Legal issues after Hurricane Katrina
Hurricane Katrina, the storm that destroyed many areas of the Gulf Coast by flood-waters in August 2005, left many legal issues in its wake.
Many people throughout the U.S. and abroad donated money to the American Red Cross and other charities to be put toward relief efforts in the Gulf Coast region. However, legal limitations on the ways in which charities can use such donations raised issues that could prevent much of the donations to these two organizations (totalling more than one billion dollars), from being used for hurricane relief efforts.
When Hurricane Rita threatened the Gulf region shortly after Katrina, the question of diverting post-Katrina funds for relief from that disaster arose. In an interview with the Washington Post, Jill Manny, executive director of the National Center for Philanthropy and the Law at New York University, said that diverting funds to any cause other than the one for which the money was originally intended could expose charities to prosecution from state attorneys general.
In March 2006, the Humane Society of the United States and the American Red Cross came under investigation by the Louisiana attorney general's office on the suspicion that the organizations had diverted money and supplies from the relief effort, and that they had wasted and abused their donations.
Jerome Nickerson, a Baltimore-based lawyer who was asked by the Red Cross to investigate allegations of misuse of funds and supplies, reported in March 2006 on so-called "rogue warehouses" filled with supplies that they suspected were being sold. In addition, Nickerson and his team found that Red Cross volunteers were using multiple debit cards worth thousands of dollars, and that they were ordering conspicuously large amounts of supplies such as cooking oil, coffee, and canned goods for areas that did not need them. However, when Nickerson presented his findings to local Red Cross officials in Louisiana and stated his plan to investigate further, he was sent home.
In addition, the Humane Society has received complaints that, although the organization received millions of dollars in donations, not enough work has been done to reunite hurricane evacuees with their pets. The Humane Society's investigation is ongoing, but officials have not admitted to any wrongdoing or misuse of funds.
The possible manipulation of gasoline prices in response to the hurricane was another cause for concern. In May 2006, federal investigators issued a report in which they stated that they could find no evidence that oil companies had worked together to manipulate prices. New York Times reporter Stephen Labaton quoted a report from the Federal Trade Commissin as stating that, although some price gouging had occurred at the local level, regional or local trends appeared to justify the higher prices, and that these spikes were fairly short-lived. "Evidence gathered during our investigation indicated that the conduct of firms in response to the supply shocks caused by the hurricanes was consistent with competition," the report stated.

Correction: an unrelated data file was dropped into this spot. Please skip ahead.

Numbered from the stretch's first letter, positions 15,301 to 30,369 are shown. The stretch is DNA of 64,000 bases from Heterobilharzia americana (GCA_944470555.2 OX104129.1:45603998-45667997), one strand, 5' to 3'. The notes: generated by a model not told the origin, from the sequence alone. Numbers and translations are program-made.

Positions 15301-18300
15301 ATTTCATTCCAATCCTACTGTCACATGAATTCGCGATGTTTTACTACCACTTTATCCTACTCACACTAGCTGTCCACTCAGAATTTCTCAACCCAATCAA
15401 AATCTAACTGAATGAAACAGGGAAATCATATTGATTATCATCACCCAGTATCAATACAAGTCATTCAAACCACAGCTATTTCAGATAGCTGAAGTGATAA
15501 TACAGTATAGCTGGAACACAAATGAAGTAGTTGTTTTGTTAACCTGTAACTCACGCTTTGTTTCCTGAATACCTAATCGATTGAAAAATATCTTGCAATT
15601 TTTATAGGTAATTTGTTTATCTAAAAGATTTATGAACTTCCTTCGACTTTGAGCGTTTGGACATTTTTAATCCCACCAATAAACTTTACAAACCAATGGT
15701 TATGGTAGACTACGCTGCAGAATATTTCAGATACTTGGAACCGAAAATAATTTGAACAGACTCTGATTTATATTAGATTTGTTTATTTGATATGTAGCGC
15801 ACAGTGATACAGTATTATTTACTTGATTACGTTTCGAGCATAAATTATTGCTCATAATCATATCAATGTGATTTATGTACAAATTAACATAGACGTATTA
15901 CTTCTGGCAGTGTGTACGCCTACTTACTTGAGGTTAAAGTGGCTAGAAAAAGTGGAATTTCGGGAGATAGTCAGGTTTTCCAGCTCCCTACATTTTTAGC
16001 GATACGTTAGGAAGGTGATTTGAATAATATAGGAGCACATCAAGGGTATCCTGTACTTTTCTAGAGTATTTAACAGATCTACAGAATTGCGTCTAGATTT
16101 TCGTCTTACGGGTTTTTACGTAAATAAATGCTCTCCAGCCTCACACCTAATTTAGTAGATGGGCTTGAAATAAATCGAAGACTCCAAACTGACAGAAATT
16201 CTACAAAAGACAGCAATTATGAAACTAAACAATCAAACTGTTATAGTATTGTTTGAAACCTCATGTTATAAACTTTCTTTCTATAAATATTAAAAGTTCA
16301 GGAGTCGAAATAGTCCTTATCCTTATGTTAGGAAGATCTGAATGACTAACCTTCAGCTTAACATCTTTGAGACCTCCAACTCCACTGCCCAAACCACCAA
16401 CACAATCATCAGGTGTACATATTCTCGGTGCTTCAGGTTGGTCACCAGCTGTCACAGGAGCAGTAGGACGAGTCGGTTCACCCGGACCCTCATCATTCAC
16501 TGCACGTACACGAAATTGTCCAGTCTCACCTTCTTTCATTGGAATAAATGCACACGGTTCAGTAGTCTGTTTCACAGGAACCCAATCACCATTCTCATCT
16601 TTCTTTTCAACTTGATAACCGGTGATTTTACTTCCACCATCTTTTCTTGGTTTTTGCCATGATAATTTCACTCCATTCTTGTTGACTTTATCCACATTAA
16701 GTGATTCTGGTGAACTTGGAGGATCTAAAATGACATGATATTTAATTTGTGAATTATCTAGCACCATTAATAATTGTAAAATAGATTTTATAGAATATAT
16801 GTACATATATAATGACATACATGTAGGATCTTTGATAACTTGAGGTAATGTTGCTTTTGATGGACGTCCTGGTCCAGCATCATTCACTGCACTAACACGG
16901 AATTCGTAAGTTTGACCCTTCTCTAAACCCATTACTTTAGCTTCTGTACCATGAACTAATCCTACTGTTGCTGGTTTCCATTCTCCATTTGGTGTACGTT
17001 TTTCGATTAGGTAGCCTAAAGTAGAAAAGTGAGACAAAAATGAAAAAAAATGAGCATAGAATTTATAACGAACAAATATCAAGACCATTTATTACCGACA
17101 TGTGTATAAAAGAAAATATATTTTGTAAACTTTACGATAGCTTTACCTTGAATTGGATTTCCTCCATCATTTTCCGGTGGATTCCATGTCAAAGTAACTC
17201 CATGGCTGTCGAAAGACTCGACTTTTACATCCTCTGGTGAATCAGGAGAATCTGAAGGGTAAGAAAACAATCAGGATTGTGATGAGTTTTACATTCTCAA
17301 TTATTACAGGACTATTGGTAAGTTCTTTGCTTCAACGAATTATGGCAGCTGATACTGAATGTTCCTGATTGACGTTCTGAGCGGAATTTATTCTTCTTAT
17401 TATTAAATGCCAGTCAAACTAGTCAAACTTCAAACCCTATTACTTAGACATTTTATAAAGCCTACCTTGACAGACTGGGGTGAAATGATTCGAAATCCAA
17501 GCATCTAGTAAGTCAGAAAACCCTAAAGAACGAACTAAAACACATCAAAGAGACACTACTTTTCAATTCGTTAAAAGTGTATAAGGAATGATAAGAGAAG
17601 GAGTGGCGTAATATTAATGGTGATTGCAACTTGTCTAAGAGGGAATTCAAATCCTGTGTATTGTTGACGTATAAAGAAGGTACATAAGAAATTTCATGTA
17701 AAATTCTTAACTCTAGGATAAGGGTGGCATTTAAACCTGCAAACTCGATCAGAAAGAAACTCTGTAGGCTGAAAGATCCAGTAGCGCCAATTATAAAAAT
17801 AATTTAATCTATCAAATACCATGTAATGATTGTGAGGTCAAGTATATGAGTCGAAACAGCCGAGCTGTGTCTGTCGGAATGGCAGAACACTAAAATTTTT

Insurance coverage remains another ongoing legal angle in the wake of Hurricane Katrina. In May 2006, 669 homeowners in the Gulf Coast region joined in a lawsuit against State Farm Insurance Co., in which they allege that the company refused to cover the costs of homes destroyed by the hurricane. The plaintiffs accused the company of using a "one-size-fits-all" engineering report to deny coverage, and of failing to investigate whether the damages were in fact due to Hurricane Katrina. The engineering report, which was prepared for State Farm by the Dallas, Texas based HAAG Engineering Co., stated that damage to homes on the Gulf Coast of Mississippi were due to "storm surge," which State Farm does not cover, rather than wind damage, which the company does cover.
Richard Scruggs, a lawyer who was suing several other insurance companies for denying post-Katrina insurance claims, alleged that State Farm had essentially blackmailed engineering firms by refusing to pay them if their reviews of the damages conflicted with State Farm's commissioned analysis. Scruggs has also accused State Farm of transferring or firing employees who did tell homeowners that their property had sustained wind damage before the storm surge occurred. Scruggs had lawsuits pending against Metropolitan Life Insurance Co., Nationwide Mutual Insurance Co., and the United Services Automobile Association.
In April 2006, a federal judge in Mississippi ruled that the policies of Allstate Insurance that exclude floodwater damage from Hurricane Katrina were valid.
The city of New Orleans, which was among the major metropolitan areas hardest-hit by Hurricane Katrina, was scheduled to re-open criminal trials at the end of May, although the lack of funds for public defenders for accused criminals who were awaiting trial had prompted some lawyers to file lawsuits demanding the release of jailed suspects.